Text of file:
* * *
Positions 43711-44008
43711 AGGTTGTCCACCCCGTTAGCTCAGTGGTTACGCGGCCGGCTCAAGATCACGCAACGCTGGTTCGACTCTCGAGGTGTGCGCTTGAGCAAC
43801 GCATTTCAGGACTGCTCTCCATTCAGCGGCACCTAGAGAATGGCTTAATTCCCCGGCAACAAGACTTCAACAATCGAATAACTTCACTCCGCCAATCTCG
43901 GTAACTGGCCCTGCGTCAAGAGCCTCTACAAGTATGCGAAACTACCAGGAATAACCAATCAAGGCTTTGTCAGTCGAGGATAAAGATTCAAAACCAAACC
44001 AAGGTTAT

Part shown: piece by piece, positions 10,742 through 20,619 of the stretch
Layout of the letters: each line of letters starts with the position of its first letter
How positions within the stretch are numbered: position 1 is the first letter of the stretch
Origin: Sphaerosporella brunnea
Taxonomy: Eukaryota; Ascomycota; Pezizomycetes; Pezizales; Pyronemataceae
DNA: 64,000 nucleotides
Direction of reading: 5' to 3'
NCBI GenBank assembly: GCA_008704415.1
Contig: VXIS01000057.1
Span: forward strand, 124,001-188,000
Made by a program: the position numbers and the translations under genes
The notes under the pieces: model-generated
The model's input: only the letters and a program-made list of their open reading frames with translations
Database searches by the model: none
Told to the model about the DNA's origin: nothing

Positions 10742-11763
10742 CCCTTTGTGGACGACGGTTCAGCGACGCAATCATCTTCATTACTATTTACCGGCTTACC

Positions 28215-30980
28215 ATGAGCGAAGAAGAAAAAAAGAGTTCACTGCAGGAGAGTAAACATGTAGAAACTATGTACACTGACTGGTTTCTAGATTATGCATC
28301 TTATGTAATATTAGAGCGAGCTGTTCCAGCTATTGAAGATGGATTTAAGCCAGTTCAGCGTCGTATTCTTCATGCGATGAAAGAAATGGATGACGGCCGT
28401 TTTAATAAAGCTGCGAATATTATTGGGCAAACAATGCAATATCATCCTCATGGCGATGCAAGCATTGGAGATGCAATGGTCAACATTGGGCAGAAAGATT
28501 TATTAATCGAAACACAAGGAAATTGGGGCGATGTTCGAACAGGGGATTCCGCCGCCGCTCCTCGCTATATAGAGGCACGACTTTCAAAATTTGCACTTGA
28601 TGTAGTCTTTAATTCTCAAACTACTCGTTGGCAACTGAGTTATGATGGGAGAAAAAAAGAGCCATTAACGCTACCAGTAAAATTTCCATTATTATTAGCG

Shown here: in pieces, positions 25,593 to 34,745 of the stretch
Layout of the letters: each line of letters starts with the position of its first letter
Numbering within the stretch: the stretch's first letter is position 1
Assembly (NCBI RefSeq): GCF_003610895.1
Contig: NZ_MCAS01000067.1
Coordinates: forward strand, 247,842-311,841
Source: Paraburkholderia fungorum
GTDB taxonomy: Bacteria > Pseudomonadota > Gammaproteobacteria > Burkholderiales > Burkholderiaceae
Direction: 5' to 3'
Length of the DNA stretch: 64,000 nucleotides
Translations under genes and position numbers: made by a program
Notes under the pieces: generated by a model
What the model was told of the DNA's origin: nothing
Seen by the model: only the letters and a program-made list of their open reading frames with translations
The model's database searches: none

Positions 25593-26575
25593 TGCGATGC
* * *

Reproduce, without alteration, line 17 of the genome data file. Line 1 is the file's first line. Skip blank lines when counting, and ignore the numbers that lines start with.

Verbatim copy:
The notes under the pieces: model-generated